Biodiversity offsetting is a process where conservation activity such as habitat creation or restoration is undertaken in one place to gain benefits to local biodiversity in order to compensate for losses incurred during development at another place.
Only considered after all other options for mitigation and enhancement have been applied, it is often a last resort but does provide developers and local planning authorities with the potential to develop strategically important land even if it is currently of high ecological value.
Having been deemed the only option left the developer must provide an ecological appraisal that assesses the existing habitat quality. This report and accompanying species list is then used, in addition to the area of habitat to be affected to create a score which is worked out via a metric designed by DEFRA. The biodiversity units (score) that this metric produces are then put to an offset broker, such as The Environment Bank or a wildlife trust, who will look to bring forward a suitable ‘receptor site’ that holds the correct amount of conservation credits and thereby provide the habitat offset. These conservation credits are worked out via a similar metric that again takes into consideration the area the landowner has to offer, along with the existing habitat condition, the proposed habitat to be achieved via a well prepared management plan, and a number of multiplying factors that correct for the risk of successful delivery. Once this offset has been brokered the habitat creation or restoration is put into place following a detailed management plan, which is in turn monitored through the lifetime of the project.
Green Ecology & Biodiversity Offsetting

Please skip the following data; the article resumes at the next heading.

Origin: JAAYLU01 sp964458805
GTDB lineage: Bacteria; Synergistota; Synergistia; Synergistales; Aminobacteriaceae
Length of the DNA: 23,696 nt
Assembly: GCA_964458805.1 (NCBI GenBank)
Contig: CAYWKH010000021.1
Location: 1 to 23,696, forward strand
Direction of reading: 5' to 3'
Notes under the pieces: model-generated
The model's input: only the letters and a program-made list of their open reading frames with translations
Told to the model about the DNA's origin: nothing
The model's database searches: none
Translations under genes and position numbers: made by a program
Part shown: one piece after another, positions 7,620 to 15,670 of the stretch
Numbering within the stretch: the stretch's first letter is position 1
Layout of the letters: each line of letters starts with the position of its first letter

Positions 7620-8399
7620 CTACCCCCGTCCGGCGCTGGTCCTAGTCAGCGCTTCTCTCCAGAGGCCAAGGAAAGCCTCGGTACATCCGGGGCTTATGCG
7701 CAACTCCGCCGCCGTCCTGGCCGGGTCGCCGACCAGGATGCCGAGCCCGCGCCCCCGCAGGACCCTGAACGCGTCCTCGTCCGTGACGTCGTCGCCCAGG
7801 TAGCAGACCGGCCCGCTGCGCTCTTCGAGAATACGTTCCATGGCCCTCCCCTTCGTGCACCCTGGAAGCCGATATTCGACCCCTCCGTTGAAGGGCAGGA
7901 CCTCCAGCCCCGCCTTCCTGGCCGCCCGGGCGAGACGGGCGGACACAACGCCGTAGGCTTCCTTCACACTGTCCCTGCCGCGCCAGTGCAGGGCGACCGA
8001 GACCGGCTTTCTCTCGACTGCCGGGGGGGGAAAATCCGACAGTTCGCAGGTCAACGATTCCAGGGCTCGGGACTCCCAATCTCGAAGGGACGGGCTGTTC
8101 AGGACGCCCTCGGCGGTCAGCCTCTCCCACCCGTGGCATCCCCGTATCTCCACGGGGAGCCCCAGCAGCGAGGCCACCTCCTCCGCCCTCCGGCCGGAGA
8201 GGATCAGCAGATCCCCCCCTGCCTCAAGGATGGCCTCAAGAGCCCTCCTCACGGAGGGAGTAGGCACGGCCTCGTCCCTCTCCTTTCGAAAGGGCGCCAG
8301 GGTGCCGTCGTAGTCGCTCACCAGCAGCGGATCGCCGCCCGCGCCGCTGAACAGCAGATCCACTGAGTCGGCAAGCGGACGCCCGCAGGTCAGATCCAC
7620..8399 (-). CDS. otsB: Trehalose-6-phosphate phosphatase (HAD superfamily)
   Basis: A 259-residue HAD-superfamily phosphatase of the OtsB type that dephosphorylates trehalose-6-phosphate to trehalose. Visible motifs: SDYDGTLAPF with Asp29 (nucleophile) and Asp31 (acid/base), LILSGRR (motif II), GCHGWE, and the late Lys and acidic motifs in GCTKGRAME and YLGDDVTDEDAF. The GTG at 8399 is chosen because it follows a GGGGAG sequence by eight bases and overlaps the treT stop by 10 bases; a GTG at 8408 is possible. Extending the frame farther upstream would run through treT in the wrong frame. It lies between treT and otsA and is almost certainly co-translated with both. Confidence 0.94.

Developers – Will need advice on the potential costs of offsetting certain sites. Green Ecology are able to under take a habitat assessment and provide some indication of the biodiversity units that are likely to be achieved. We can advise on approximate costs, although the final number of units that will need to be purchased (i.e. the actual price) can only be worked out by the independent broker (The Environment Bank) once they have the information provided in our report.
Landowners – Whether an NGO such as a wildlife trust or an independent farmer the landowner may need advice on what conservation credits can be achieved with the land they are interested in offering for offsetting. Green Ecology are able to provide advice on the quality of the land in its existing state along with a view to it’s suitability to be transformed into a more valuable and sought after habitat type.
The price of the offset for the developer depends on the cost of the habitat creation or restoration needed to replace the residual loss at the development site. The landowner sets this cost by producing a comprehensive management plan which describes exactly how this habitat would be replaced. Green Ecology have a depth of knowledge in habitat management plans combining both theoretical and practical experience in habitat creation and restoration. A strong and accurate management plan that is easily understood by all parties concerned is the key to achieving the conservation credits needed to win the offset and we are able to help you create this plan.
Another essential part to any biodiversity offsetting scheme, usually required by Local Planning officers, is on-going monitoring and reporting. Green Ecology are able to provide a cost effective means of monitoring the habitat creation/restoration ensuring that the offset lives up to it’s predetermined goals and that the landowner has met their contractual obligations.
Green Ecology have experience of successfully guiding a development project through the biodiversity offsetting process.